Some challenges worth knowing
Defining your target will dictate the best approach
Simply put, standing out
Context can challenge stereotypes
Facing criticism

WHAT’S DIFFERENT?
Hispanic Millennials willing to make sacrifices for a better future
Figure 12: Hispanic Millennials’ attitudes toward work, indexed to all Millennials, October 2015-November 2016
Hispanic Millennials more positive toward advertising
Figure 13: Hispanic Millennials’ attitudes toward advertising, indexed to all Millennials, October 2015-November 2016
Hispanic Millennials enjoy shopping
Figure 14: Hispanic Millennials’ attitudes toward shopping, indexed to all Millennials, October 2015-November 2016
The influence children have on Hispanic Millennials
Figure 15: Hispanic Millennials’ attitudes toward shopping for their children, indexed to all Millennials, October 2015-November 2016

WHAT’S CHALLENGING?
Defining how to approach the market
Standing out in an increasingly complex market landscape
Putting things in context
Facing criticism

WHAT’S NEXT?
More mobile
More experience

THE CONSUMER – WHAT YOU NEED TO KNOW
Hispanic Millennials embrace social and content-related online services
Social media enables Hispanics to connect with like-minded people
Hispanic Millennials welcome multiple content sources
Hispanic Millennials are cautious about participating in the sharing economy
Hispanic Millennials’ confidence shines
Hispanic Millennials more optimistic

MUST-HAVE ONLINE PERSONAL SERVICES
Hispanic Millennials value the social and content aspects of the internet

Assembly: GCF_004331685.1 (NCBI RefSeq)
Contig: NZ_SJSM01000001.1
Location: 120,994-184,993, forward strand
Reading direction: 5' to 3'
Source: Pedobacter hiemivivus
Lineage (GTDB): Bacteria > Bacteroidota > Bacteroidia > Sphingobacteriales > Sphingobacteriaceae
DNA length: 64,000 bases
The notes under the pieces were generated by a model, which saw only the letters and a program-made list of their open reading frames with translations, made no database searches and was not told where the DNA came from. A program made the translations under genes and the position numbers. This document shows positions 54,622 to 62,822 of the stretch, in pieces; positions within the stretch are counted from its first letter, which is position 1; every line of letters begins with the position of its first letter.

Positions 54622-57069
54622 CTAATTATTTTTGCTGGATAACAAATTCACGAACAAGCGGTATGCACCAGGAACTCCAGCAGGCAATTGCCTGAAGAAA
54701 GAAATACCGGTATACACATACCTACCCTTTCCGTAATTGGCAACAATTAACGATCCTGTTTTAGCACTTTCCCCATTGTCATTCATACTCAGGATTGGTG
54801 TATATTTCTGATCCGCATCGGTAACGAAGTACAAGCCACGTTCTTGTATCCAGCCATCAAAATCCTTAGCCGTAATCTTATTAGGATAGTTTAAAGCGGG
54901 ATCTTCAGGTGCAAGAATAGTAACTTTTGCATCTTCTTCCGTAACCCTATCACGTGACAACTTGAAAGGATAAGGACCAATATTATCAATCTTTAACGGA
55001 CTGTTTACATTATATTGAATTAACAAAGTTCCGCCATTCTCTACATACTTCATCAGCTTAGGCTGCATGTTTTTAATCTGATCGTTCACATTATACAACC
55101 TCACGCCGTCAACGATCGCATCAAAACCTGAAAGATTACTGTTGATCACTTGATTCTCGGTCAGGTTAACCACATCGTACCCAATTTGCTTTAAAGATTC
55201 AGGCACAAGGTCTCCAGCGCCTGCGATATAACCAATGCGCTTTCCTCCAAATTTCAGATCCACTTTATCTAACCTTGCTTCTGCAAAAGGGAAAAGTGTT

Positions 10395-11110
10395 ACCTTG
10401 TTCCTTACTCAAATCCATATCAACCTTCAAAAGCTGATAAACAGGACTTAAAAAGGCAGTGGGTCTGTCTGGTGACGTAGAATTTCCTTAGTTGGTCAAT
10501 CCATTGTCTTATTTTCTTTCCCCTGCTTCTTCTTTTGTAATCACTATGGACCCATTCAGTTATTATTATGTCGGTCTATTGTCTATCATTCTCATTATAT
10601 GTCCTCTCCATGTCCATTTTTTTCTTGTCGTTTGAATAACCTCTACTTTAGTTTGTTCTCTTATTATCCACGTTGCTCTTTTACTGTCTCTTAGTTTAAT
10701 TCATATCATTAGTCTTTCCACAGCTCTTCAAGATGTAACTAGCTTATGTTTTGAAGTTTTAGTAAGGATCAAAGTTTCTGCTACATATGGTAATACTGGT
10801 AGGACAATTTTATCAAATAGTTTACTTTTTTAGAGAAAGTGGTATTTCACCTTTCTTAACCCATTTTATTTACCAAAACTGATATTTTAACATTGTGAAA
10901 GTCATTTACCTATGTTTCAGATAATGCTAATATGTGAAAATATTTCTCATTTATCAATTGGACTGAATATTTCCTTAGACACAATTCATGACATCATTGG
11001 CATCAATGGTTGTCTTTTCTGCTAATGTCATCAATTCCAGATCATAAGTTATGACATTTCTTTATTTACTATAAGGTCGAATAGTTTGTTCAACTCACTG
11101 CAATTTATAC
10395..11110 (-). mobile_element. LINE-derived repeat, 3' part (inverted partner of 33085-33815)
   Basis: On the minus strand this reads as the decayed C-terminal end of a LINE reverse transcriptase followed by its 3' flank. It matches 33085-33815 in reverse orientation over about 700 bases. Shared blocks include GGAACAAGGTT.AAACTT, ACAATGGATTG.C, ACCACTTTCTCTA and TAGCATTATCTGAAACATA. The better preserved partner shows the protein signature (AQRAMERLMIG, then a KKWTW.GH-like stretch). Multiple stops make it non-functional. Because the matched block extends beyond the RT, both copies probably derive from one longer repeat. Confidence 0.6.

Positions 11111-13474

Figure 16: Hispanic Millennials’ “must-have” online services, percent difference vs all US Millennials, April 2017
Hispanic Millennials are the first generation to embrace some online services
Figure 17: Hispanics’ “must-have” online services – Select services, by generation, April 2017
Engagement with social apps is driven by unacculturated Hispanics
Figure 18: Hispanic Millennials’ “must-have” online services, by level of acculturation, April 2017

OPINIONS ON SOCIAL MEDIA
Hispanic Millennials recognize that social media is addicting
Figure 19: Hispanic Millennials’ opinions on social media, percent difference vs all US Millennials, April 2017
Stark differences in social media perceptions when comparing Hispanic Millennials vs older Hispanics
Figure 20: Hispanics’ opinions on social media, by generation, April 2017
Unacculturated Hispanic Millennials’ focus on the positives; acculturated ones are more skeptical
Figure 21: Hispanic Millennials’ attitudes toward getting to know people on social media, by level of acculturation, April 2017
Unacculturated Hispanic Millennials more hesitant about what is new
Figure 22: Hispanic Millennials’ attitudes toward exposure of people, information, and brands on social media, by level of acculturation, April 2017
Less-affluent Hispanic Millennials more likely to consider social media useful for their careers
Figure 23: Hispanic Millennials’ attitudes toward career prospects using social media, by household income, April 2017

PERCEPTIONS OF TRENDS
Hispanic Millennials embrace the availability of multiple content sources